Raw bright-field images were flat-field corrected and normalized to the mean intensity of the first image of each time-series. Flat-fields were approximated by mean-filtering raw microscopy images in 256 × 256 (415 × 415 μm) blocks and then Gaussian smoothing with a 100 pixel (163 μm) kernel standard deviation.53 Otsu's automatic intensity thresholding was used to segment microrafts from the background of corrected bright-field images.54 The thresholded images of microrafts were morphologically processed to produce segmentations of microrafts and quads. Specifically, interior holes in binary objects were filled, objects at the image border were removed, adjacent quad subunits were merged using morphological closing, and size exclusion was applied to minimize false positive detection. Measured quad centroids were assigned a digital identifier in the form of row and column numbers relative to the microarray grid. Starting from the real-world x-y coordinates of detected microrafts, any identified centroid duplicates were consolidated by averaging all centroids closer than 430 μm (equivalent to 0.8 quad elements). The centroids of undetected microrafts were estimated by interpolation along rows and columns of the uniform microarray grid. A piecewise linear interpolation in 8 mm segments (equivalent to 15 quad elements) was chosen to compensate for potential array distortion. Finally, starting from the top left microraft array, row and column indices were assigned to each microraft.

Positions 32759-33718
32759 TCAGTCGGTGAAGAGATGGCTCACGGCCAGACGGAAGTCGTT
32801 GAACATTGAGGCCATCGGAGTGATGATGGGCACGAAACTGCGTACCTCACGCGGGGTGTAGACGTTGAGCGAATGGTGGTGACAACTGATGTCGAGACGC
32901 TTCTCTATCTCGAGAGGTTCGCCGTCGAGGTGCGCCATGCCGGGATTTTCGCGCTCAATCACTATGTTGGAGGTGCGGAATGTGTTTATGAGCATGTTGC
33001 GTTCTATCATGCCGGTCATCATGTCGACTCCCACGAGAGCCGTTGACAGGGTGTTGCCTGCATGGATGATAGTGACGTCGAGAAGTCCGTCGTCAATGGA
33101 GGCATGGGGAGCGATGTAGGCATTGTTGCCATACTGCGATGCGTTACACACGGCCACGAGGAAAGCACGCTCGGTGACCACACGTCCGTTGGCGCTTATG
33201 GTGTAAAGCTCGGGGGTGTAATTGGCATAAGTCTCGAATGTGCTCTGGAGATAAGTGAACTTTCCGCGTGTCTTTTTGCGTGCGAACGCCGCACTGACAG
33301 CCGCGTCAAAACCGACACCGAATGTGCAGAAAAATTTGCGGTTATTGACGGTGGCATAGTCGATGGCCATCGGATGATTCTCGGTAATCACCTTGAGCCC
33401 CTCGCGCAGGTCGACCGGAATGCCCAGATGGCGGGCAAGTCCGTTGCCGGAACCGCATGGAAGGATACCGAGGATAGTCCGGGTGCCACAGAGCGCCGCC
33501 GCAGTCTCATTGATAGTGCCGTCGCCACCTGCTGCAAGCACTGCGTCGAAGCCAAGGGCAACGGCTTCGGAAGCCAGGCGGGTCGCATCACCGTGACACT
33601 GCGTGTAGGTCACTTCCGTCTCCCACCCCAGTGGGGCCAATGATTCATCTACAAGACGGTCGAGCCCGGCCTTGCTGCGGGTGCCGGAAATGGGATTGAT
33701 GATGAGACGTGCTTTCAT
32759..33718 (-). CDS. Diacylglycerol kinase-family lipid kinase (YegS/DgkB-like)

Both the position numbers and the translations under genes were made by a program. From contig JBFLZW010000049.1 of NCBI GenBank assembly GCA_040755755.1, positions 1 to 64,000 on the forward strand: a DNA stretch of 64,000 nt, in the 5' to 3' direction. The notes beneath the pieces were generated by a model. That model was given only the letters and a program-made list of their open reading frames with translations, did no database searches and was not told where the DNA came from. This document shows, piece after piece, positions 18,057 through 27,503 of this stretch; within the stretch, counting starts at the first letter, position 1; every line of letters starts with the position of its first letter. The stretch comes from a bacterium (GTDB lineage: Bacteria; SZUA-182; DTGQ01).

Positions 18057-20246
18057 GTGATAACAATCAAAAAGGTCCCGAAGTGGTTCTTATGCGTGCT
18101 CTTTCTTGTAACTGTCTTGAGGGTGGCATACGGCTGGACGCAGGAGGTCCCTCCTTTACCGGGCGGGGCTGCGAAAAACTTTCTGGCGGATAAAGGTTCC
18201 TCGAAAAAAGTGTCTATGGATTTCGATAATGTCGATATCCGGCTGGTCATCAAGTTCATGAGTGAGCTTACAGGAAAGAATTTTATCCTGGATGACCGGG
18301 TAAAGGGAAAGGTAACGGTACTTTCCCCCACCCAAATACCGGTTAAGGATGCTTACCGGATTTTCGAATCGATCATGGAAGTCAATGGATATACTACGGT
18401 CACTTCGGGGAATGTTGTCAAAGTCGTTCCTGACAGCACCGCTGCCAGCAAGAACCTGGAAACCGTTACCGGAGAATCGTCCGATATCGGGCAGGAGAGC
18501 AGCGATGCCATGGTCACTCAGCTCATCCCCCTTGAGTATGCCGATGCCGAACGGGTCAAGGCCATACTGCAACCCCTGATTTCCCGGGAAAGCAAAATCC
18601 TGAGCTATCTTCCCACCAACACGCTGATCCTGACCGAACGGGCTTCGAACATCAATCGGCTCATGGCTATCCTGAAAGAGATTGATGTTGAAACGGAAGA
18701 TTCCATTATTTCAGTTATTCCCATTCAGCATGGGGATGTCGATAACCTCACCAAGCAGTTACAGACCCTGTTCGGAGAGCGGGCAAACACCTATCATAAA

Cell colony segmentations were generated by using a MATLAB image-processing pipeline. First, bright-field images were acquired at three focal planes of a sample both prior to cell seeding (background) and at the culture time of interest (signal). The raw images were processed by flat-field and illumination corrections as described above. Next, the background images were registered to the images with cell signals using the single-step discrete Fourier transform algorithm with a cross correlation error metric, an algorithm capable of subpixel accuracy, and fast computation time.55 The translational registration was iterated over –0.5° to 0.5° when determining the angular registration. After registration, the SDP was calculated by computing the pixelwise standard deviation of intensity along the Z-stack axis as described previously.22 The resulting background-subtracted SDP (B-SDP) images were top-hat filtered with a rectangular structuring element of 2 × 33 μm (1/6 the length of a microraft) oriented at 0° and 90°.56 A local entropy texture filter with a 14-μm radius disk element was applied to associate punctate B-SDP signals from adjacent cells. Morphological opening with reconstruction and a 40-μm radius disk element was performed to exclude cell debris and to smooth the image. Segmentation was performed using Otsu's automated intensity thresholding. Interior holes exceeding 14 μm in radius were filled morphologically, and the segmentations were thinned by 8 μm and processed by a majority filter.57 The sizes of the morphological elements were chosen to segment the colonies of cells into contiguous objects.